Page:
China willing to try and help US overcome its opioid crisis: China Daily editorial
There is enough reason to welcome the consensus President Xi Jinping and his US counterpart Donald Trump reached on the control of fentanyl in their meeting in Argentina over the weekend. But it would be totally wrong to conclude from the agreement that China is to blame for the abuse of opioids in the United States.
Fentanyl is said to be 100 times more powerful than morphine, and even 30-50 times more potent than heroin, and its abuse has become a serious social problem in the US. More than 72,000 people died of drug overdoses in the US last year, with fentanyl responsible for more than 29,000 of them, according to data from the US Centers for Disease Control and Prevention.
On the one hand, with the increasingly widening gap between the haves and have-nots in the US, an increasing number of poor people turn to opioids, including synthetic ones, to escape the harsh reality of their lives. On the other hand, the abuse of synthetic opioids such as fentanyl has a lot to do with some US pharmaceutical companies, which manufacture and sell fentanyl-containing drugs as painkillers.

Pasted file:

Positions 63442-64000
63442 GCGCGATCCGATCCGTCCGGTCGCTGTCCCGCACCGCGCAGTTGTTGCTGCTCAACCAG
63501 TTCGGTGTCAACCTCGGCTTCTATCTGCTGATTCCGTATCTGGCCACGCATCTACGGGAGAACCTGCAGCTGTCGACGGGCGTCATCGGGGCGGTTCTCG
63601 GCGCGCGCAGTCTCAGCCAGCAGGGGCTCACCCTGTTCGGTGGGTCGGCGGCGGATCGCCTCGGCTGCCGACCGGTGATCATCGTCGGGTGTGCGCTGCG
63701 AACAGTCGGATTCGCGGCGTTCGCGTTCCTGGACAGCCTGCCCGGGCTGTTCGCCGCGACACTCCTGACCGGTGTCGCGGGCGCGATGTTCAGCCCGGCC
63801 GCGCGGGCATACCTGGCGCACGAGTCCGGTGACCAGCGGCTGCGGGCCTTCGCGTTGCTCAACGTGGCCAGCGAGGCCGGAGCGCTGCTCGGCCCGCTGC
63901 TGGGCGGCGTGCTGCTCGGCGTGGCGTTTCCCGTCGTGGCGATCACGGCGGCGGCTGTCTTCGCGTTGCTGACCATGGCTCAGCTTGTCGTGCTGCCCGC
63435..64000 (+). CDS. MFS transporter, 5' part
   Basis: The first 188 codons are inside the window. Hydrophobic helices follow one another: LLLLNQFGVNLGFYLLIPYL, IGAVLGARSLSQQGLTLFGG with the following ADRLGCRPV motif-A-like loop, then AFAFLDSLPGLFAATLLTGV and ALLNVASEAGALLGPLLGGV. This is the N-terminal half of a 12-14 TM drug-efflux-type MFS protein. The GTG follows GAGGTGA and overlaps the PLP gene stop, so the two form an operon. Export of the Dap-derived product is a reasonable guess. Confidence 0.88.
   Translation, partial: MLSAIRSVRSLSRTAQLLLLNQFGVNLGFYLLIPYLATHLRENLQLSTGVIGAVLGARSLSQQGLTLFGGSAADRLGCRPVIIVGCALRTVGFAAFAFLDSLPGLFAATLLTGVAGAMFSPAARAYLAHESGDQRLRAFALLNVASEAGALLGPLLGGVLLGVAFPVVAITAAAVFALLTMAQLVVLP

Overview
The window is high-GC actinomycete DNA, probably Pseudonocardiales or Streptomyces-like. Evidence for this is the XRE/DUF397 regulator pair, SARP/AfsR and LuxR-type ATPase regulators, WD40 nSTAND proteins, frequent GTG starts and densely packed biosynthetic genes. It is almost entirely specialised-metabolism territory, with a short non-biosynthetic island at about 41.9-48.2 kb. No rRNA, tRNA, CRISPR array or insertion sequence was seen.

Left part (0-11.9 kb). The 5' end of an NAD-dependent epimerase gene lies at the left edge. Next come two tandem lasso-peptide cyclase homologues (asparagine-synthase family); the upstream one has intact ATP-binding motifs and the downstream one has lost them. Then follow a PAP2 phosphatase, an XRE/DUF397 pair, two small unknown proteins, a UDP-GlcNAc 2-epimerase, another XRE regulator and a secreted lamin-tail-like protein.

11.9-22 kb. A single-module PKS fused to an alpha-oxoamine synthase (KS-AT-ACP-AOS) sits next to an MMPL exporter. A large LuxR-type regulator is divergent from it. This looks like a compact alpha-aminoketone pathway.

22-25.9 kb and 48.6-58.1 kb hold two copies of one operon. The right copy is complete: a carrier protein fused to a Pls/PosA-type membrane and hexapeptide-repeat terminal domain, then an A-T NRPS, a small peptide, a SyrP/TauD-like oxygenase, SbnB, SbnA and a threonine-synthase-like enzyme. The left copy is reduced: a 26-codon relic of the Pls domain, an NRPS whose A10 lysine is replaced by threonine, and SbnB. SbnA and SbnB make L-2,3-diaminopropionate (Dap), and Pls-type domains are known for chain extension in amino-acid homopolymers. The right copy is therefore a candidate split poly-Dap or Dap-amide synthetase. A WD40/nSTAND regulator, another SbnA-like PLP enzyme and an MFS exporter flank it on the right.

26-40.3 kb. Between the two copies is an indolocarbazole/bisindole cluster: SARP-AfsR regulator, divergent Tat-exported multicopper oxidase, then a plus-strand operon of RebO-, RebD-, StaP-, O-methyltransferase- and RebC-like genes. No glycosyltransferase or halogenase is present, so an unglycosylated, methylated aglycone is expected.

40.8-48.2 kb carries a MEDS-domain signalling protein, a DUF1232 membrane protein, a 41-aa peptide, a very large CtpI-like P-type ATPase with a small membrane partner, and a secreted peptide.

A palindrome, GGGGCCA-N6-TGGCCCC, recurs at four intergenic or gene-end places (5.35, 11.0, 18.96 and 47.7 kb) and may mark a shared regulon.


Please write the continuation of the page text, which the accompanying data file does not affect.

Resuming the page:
As a result, many people get addicted to such prescription opioids and some die from an overdose.
China has long exerted strict control over the production and sale of fentanyl substances. While there is no knowing whether there are any criminal gangs manufacturing fentanyl substances and smuggling them into the US, there are only five licensed pharmaceutical companies that manufacture fentanyl substances and related preparations. Their total output was 24.26 kilograms in 2017, none of which has been found to have fallen into illegal channels.
All told, China has already put 25 variants of fentanyl, plus two precursor chemicals used to make the drug on its list of controlled substances. Now, the Foreign Ministry says that all fentanyl-like substances will be listed as controlled substances as the government starts working to adjust related regulations. This will prevent any chemical variants of fentanyl being produced faster than regulators can declare them illegal.
The authorities will also further tighten their control on the manufacturing and sale of fentanyl substances and strengthen their efforts to prevent any illegal manufacturing and smuggling.
But it is imperative the US do what it can to fight its opioid crisis, instead of just passing the buck to China.